Trisomy 18

What causes Trisomy 18?

In most cases, trisomy 18 is caused by having 3 copies of chromosome 18 in each cell in the body, instead of the usual 2 copies. The extra genetic material from the 3rd copy of the chromosome disrupts development, causing the characteristic signs and symptoms of the condition.

About 5% of people with trisomy 18 have 'mosaic trisomy 18' (when there is an extra copy of the chromosome in only some of the body's cells). The severity of mosaic trisomy 18 depends on the number and locations of cells with the extra copy.

Very rarely, an extra piece of chromosome 18 is attached to another chromosome; this is called translocation trisomy 18, or partial trisomy 18. If only part of the long (q) arm of chromosome 18 is present in 3 copies, the features may be less severe than in people with full trisomy 18.

Last updated on 05-01-20

Is trisomy 18 inherited?

Most cases of trisomy 18 are not inherited and occur randomly due to errors in the formation of eggs or sperm. If an egg or sperm gains an extra copy of chromosome 18 during cell division and contributes to a pregnancy, the embryo will have an extra chromosome 18 (trisomy) in each cell of the body.

Mosaic trisomy 18 (when some body cells have trisomy 18 and some have a normal chromosome make-up), is also typically not inherited. Mosaic trisomy 18 is also due to an error in cell division, but the error occurs early in embryonic development. About 5% of affected people have a mosaic form of trisomy 18.

Partial trisomy 18 (when only part of chromosome 18 is present in 3 copies) can be inherited. An unaffected parent can carry a rearrangement of genetic material between chromosome 18 and another chromosome. This rearrangement is called a balanced translocation because there is no extra or missing genetic material. However, a person with a balanced translocation has an increased risk with each pregnancy to have a child with trisomy 18.

Last updated on 05-01-20

Are my children at risk for any problems as a result of our family history of Trisomy 18?

Most cases of trisomy 18 occur as random events during the formation of reproductive cells (eggs and sperm). The risk of recurrence of trisomy (21, 13 or 18) in families of an individual with trisomy 18 is around 1%. However, in families in which trisomy 18 is caused by a translocation, the recurrence risk is higher if one of the parents is a carrier of a balanced translocation. Parents who have a child with translocational trisomy 18 and want additional children are encouraged to have chromosome studies due to this increased risk. The risk to siblings of individuals with trisomy 18 depends, in large part, on the genetic status of the parents, as translocation cases can be passed through families with carriers being asymptomatic. Genetic studies (chromosome analysis) can determine if translocations are present.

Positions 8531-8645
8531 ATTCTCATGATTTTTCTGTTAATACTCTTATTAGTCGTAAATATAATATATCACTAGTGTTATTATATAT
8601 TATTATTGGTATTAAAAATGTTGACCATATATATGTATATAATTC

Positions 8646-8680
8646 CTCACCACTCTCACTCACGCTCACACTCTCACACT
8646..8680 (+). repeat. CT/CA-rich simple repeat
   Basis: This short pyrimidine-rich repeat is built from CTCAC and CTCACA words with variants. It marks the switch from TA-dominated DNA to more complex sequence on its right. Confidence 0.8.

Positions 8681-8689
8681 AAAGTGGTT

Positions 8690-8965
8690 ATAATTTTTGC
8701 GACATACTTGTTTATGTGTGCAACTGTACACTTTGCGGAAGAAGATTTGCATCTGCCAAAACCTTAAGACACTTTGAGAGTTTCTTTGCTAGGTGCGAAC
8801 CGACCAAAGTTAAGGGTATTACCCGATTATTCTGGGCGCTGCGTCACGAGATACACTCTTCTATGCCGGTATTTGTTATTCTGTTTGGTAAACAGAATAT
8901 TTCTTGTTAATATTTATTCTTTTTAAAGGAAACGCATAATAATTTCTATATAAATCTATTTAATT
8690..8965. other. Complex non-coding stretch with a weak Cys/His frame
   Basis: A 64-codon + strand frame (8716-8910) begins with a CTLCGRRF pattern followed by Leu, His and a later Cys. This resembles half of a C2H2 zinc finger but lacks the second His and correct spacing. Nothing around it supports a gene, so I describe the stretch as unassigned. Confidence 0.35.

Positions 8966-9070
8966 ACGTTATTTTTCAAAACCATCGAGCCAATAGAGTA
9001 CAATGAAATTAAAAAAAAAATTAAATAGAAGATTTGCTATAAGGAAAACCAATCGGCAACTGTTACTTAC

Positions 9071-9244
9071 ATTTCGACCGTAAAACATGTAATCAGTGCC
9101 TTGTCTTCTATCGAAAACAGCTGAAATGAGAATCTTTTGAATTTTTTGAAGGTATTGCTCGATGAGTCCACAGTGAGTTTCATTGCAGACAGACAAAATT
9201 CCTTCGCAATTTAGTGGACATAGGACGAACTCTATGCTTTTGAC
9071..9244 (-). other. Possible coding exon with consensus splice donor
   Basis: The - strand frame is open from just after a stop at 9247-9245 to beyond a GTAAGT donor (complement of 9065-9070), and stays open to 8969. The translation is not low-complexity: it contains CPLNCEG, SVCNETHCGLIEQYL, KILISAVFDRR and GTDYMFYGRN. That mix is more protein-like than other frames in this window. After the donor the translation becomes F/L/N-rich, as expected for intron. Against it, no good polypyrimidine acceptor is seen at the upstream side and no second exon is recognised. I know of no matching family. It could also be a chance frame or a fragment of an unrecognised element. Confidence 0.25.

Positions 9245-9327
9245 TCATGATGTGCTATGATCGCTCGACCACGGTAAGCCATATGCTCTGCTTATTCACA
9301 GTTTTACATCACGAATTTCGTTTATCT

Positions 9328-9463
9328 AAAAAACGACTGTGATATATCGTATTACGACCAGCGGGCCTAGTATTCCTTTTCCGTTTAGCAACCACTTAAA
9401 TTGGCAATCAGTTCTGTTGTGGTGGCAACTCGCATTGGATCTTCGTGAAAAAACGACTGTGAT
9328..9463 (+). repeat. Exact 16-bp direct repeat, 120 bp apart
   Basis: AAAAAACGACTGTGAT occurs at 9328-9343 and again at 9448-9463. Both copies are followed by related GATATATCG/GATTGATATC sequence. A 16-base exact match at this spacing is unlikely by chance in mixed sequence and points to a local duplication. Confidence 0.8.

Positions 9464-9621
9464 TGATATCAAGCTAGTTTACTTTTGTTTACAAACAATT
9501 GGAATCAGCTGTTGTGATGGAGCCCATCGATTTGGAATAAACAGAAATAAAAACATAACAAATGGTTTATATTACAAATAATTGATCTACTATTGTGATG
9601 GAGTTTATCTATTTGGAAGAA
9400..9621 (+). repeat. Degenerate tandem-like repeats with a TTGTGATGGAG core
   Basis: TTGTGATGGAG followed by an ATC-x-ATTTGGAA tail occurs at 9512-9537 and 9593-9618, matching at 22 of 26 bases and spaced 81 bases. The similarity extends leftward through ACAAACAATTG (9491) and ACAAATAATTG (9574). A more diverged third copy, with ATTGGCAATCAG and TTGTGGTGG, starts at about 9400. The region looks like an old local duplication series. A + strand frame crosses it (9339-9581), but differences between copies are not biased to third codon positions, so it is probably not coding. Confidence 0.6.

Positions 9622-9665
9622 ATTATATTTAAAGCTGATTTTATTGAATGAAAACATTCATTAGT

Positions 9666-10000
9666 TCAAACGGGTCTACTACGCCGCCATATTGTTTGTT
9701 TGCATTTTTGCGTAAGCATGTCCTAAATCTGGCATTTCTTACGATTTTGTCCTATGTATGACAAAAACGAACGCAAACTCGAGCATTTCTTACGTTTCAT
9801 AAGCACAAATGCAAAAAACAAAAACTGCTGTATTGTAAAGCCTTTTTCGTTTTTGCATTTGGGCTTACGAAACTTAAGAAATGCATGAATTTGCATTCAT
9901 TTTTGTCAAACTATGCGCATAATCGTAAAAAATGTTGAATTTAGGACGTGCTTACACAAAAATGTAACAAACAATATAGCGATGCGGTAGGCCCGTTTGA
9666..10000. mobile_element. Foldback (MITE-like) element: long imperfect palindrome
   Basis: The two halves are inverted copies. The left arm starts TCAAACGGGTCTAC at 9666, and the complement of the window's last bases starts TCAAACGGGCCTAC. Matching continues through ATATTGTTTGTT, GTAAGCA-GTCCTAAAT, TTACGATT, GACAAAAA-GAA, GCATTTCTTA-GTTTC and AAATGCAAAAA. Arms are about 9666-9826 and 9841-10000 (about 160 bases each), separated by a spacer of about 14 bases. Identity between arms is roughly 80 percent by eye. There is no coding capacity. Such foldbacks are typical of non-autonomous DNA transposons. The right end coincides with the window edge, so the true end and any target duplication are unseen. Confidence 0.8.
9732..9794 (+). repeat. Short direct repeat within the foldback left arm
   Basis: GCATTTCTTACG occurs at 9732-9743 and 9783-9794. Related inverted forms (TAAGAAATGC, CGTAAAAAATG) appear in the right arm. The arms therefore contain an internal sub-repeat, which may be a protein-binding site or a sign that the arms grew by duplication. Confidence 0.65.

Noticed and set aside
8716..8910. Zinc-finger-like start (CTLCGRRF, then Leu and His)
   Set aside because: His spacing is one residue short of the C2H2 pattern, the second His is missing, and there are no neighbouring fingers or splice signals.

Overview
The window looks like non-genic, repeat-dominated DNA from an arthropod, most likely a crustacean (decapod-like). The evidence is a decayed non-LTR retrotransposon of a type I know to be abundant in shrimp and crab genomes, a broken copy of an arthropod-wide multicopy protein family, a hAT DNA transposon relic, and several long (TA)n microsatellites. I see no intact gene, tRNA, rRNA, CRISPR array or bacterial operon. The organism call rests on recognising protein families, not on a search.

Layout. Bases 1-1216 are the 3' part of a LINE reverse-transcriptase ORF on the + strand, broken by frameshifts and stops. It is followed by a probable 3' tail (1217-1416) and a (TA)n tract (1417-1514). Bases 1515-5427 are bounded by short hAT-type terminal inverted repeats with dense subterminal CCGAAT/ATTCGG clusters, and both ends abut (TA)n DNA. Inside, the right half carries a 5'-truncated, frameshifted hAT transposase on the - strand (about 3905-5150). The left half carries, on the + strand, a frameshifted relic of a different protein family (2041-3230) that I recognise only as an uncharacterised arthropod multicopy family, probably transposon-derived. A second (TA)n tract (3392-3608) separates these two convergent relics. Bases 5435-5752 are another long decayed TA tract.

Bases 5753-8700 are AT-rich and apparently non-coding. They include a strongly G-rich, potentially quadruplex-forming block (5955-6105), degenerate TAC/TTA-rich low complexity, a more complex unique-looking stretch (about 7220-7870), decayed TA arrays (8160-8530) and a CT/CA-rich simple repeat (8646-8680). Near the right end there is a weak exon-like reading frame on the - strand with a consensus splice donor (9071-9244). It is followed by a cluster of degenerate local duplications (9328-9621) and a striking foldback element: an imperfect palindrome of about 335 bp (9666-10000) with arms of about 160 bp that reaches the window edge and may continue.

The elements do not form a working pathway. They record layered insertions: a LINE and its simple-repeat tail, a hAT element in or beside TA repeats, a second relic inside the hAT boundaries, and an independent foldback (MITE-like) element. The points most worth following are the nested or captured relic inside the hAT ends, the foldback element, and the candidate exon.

We recommend that you discuss this information and your concerns with a genetics professional.

Last updated on 05-01-20

What is the recurrence risk for trisomy 18?

The recurrence risk for trisomy 18 depends on the type of trisomy 18 in an affected family member (full, mosaic, or partial trisomy 18).

The recurrence risk for a family with a child with full trisomy 18 is usually stated as 1% (1 in 100). Therefore, the vast majority of parents with an affected fetus or child go on to have normal children. Parental mosaicism has been reported in a few cases, and recurrence of different trisomies (involving a chromosome other than 18) has also been reported. Experiences have suggested that the recurrence risk seems to be less than 1%, but higher than the maternal age-related risk. The recurrence risk for mosaic trisomy 18 is also thought to be relatively low.

The recurrence risk in families with a child with partial trisomy 18 may be higher than that for full trisomy 18, but the exact risk depends on whether one of the parents has a chromosomal rearrangement (such as a balanced translocation).

People with questions about the recurrence risk of trisomy 18 for themselves or family members are encouraged to speak with a genetics professional.

Last updated on 05-01-20

Name: Chromosome Disorder Outreach CDO PO Box 724
Boca Raton, FL, 33429 , United States
Phone: +1-561-395-4252 Email: Url:
Name: Support Organization for Trisomy 18, 13, and Related Disorders (SOFT) c/o Barb Vanherreweghe 2982 South Union Street
Rochester, NY, 14624 , United States
Phone: 585-594-4621 Toll Free: 800-716-SOFT (7638) Email: Url:
Name: Trisomy 18 Foundation 4491 Cheshire Station Plaza Suite 157
Dale City, VA, 22193, United States
Phone: +1-810-867-4211 Email: Url:
Name: Hope For Trisomy PO Box 121986
Arlington, TX, 76012, United States
Toll Free: 1-866-977-6637 Email: Url:

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The RareGuru disease database is regularly updated using data generously provided by GARD, the United States Genetic and Rare Disease Information Center.

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